A funny thing happened when all my friends moved away from Fairhope last month. New ones started moving in.
Not necessarily moving into Fairhope, although there are throngs moving in every day, but nudging themselves into my line of vision and into my life. I'll meet a person at a party and ask them to lunch, like my new friend Edith, or I'll find myself invited to dinner with someone who has read the blog. Then an old friend lends me the book Julie and Julia, which is about cooking and writing a blog -- and I decide I must have her and her husband over again as soon as I can. In my mind I start planning a party, and the invitation list is almost all new people, who don't know each other. Life hands you a gift. And you keep on writing a blog.
This week included a lunch with Edith, our first time in a one-on-one situation, and a nice warm talk that included plans for where to I might move when I leave Fairhope in ten years, and should we either or both audition for the role of Gertrude if Theatre 98 does Hamlet as rumored next season. Edith was a dancer, one of the first graduates of the School of Performing Arts in New York City, and in her class were Edward Villella (and she refers to him as Eddie!) and Arthur Mitchell. She went on to be a choreographer and theatre director. I wish she'd been around when I was producing here, with my Equity company called Jubilee Fish Theatre. We had a lot of laughs and planned to meet and eat again on a regular basis.
Yesterday I had an email from someone who had read the blog and I joined him and a friend for dinner at Mateer's, the classy "martini bar" and restaurant that has been through several incarnations since I moved back in 1988. When I grew up the building had been the residence and studio of Margaret Biggar and Elise Hooker, who taught silvercraft, but by the time I came back to town it had been several other things including a home for the local radio station. Then it was bought by Jim and Lisa Fields, who turned it into an intimate, romantic restaurant featuring English food and imported beers called the Royal Oak. Yes, you read that right, English food. Jim was English and it was a natural. A happy-go-lucky type, he tended bar and told great stories, and Lisa and he worked the place into a big local success. Then it needed a lift, so they renamed it and changed the menu along with the decor. Now it resembled an upscale "fine dining" establishment with food to match and live jazz once a week.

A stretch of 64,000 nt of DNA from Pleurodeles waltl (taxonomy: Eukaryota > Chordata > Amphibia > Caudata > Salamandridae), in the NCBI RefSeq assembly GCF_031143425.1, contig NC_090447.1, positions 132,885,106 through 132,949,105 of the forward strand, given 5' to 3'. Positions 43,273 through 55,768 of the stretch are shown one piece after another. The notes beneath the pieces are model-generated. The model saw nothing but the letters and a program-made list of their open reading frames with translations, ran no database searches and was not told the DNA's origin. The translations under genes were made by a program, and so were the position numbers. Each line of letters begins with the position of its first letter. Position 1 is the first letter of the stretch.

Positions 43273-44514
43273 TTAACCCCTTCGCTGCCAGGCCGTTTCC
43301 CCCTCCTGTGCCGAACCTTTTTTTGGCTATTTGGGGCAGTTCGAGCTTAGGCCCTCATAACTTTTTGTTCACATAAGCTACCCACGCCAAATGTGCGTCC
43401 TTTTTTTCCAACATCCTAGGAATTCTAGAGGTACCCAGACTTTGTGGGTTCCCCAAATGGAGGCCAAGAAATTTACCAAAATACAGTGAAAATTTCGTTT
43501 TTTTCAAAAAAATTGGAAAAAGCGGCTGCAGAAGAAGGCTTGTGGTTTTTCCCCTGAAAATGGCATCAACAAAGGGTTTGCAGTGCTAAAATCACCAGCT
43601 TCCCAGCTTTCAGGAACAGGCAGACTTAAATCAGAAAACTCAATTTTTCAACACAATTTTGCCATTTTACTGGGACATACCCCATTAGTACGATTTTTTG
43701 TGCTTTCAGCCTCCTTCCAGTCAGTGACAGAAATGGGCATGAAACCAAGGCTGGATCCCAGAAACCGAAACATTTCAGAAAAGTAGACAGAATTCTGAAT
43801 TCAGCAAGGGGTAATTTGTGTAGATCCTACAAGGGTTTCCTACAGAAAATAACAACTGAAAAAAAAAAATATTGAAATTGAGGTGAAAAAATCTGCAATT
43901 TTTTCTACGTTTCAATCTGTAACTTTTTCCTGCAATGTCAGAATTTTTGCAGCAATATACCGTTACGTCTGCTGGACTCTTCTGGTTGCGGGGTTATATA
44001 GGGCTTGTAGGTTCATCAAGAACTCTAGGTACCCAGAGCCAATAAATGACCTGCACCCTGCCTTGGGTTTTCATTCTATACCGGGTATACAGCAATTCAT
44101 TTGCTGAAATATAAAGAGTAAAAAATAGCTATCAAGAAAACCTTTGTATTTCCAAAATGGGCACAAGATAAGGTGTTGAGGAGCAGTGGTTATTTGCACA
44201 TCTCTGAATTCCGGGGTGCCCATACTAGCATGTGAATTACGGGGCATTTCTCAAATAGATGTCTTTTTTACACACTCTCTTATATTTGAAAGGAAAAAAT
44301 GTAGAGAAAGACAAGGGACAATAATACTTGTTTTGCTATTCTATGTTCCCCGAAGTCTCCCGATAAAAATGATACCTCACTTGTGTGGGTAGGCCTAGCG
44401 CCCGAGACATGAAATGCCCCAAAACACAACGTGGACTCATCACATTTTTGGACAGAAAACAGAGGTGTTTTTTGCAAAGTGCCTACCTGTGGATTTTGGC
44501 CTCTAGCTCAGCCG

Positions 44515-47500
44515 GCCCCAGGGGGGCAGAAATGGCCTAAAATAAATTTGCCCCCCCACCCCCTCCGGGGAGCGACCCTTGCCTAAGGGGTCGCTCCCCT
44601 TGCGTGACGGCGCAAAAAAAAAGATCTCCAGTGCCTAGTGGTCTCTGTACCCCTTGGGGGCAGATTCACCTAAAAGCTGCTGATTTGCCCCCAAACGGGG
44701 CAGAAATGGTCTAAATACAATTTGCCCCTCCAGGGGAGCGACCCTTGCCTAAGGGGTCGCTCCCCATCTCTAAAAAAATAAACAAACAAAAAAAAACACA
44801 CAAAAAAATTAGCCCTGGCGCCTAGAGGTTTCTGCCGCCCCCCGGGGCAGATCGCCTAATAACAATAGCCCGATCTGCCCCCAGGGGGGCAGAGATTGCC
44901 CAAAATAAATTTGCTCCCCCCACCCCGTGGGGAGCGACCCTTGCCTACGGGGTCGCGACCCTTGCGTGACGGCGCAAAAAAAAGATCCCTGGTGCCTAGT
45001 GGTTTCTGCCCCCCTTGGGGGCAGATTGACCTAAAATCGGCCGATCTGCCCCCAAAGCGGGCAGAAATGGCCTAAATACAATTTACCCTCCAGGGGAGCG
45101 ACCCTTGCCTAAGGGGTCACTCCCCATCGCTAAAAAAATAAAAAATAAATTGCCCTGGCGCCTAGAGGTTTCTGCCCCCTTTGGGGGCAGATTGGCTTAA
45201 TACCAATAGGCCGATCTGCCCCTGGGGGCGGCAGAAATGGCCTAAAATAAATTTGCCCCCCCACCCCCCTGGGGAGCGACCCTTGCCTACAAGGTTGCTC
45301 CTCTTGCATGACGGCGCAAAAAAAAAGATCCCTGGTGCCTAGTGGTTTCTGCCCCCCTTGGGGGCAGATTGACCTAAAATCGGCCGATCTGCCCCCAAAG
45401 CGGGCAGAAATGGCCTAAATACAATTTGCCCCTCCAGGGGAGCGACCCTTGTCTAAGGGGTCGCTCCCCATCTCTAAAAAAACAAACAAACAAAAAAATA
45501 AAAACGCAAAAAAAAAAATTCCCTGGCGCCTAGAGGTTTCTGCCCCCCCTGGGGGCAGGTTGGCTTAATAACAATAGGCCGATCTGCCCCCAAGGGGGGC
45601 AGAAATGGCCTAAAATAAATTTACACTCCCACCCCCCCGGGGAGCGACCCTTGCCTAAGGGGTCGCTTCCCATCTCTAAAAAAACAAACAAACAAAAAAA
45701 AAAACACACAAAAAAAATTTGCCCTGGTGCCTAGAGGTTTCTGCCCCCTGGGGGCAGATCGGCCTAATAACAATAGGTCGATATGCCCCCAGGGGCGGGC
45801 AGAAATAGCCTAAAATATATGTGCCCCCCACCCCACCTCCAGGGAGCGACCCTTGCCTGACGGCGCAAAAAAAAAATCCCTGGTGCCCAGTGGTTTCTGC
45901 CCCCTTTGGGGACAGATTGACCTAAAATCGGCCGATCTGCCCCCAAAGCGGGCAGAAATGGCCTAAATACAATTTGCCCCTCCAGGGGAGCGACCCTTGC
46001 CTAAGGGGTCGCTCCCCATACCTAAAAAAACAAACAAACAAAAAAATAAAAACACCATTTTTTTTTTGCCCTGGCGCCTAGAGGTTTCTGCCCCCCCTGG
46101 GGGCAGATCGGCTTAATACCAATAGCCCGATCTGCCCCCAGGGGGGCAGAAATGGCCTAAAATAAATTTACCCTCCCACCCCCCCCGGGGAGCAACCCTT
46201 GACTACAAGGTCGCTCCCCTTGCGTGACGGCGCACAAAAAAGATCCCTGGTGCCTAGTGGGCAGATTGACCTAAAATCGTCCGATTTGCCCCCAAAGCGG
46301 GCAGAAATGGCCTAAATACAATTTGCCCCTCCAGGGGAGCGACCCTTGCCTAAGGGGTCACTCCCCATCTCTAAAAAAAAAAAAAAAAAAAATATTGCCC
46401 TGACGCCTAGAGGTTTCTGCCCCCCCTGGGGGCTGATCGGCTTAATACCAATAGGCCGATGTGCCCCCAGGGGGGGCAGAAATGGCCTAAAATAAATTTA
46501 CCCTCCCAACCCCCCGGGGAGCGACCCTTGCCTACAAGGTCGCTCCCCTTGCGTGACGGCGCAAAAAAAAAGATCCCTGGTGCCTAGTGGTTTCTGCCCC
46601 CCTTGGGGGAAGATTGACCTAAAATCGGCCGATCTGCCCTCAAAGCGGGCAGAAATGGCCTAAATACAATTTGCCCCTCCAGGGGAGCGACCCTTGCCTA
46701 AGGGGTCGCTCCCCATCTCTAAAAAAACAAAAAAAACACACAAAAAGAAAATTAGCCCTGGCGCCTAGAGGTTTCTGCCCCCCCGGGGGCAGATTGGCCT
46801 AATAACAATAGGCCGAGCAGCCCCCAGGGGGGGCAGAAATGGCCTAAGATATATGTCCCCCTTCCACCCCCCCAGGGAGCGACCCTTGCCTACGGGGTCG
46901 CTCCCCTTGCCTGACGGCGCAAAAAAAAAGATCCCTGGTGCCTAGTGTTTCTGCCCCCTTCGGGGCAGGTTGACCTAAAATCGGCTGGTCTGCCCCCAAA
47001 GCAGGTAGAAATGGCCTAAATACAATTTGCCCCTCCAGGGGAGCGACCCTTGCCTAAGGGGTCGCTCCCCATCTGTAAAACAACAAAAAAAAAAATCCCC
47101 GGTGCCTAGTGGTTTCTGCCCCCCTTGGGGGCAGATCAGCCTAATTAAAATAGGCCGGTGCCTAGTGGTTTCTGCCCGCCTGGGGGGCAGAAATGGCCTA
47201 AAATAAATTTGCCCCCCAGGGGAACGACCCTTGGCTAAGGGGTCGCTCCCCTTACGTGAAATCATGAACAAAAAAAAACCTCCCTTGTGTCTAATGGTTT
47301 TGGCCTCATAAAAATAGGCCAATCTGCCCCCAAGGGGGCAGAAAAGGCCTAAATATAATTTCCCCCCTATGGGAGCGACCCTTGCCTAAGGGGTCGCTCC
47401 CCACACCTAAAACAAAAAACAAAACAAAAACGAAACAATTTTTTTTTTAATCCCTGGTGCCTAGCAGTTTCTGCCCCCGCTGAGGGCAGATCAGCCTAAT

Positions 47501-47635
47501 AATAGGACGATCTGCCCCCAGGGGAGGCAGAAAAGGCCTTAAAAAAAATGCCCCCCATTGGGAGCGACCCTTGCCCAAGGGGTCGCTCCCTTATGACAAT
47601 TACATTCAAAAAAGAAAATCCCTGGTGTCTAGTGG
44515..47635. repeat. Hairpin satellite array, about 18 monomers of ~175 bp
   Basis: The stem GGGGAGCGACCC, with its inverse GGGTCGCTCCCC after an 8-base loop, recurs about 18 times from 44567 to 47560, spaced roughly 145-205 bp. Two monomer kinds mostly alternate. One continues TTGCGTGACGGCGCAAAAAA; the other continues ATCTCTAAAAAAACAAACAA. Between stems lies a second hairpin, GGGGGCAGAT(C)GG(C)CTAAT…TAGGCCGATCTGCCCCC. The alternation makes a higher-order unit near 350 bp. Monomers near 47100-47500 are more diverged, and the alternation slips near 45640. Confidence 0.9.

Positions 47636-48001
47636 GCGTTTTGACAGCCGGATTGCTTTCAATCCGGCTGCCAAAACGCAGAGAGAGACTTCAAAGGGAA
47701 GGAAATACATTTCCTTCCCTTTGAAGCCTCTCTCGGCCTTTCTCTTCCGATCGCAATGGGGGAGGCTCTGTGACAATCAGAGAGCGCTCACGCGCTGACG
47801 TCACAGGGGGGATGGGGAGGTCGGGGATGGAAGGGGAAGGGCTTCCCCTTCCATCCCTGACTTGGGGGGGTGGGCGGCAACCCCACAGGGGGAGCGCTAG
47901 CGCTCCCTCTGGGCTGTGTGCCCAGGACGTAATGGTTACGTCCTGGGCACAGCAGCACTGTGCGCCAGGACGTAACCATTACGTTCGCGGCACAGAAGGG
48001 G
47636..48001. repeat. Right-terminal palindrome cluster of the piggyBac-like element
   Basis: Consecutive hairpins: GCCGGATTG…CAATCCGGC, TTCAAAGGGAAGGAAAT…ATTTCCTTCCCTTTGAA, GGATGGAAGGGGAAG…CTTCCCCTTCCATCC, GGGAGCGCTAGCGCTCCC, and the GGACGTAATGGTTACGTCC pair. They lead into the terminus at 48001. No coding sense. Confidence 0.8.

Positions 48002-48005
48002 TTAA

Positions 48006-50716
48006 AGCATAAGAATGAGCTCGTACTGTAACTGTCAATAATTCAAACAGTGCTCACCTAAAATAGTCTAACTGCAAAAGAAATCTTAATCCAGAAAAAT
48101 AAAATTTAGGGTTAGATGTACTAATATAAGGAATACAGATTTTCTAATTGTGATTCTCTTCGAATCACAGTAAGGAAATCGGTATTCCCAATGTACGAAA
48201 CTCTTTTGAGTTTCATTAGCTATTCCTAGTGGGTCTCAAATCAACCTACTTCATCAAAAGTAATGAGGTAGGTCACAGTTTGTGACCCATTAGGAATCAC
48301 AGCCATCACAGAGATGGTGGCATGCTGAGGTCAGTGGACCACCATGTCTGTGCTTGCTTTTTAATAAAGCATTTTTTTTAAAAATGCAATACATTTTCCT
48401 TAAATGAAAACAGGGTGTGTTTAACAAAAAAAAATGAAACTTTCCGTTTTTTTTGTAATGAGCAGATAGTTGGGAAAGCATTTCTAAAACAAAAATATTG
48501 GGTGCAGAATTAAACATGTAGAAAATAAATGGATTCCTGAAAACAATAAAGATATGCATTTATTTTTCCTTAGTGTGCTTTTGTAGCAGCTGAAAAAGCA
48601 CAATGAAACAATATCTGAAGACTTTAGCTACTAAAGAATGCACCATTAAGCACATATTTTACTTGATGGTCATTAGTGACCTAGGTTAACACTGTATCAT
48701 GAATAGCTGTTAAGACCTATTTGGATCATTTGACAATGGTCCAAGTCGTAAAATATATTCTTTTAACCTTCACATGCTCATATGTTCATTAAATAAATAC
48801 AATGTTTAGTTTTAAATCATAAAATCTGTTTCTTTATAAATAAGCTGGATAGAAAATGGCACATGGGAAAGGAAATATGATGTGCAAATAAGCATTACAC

Last night it seemed Mateer's is being billed as a martini bar, as I said, with little hideaway rooms with walls painted black, a pianist every night, and a crowd of younger, fun-loving (and I assume martini-loving) customers. Very appropriate to the new Fairhope, and deservedly popular.
And I am looking at my own life changing. If I could just find that diet that promises you can lose 30 years in 30 days. I'll let you know if I find it.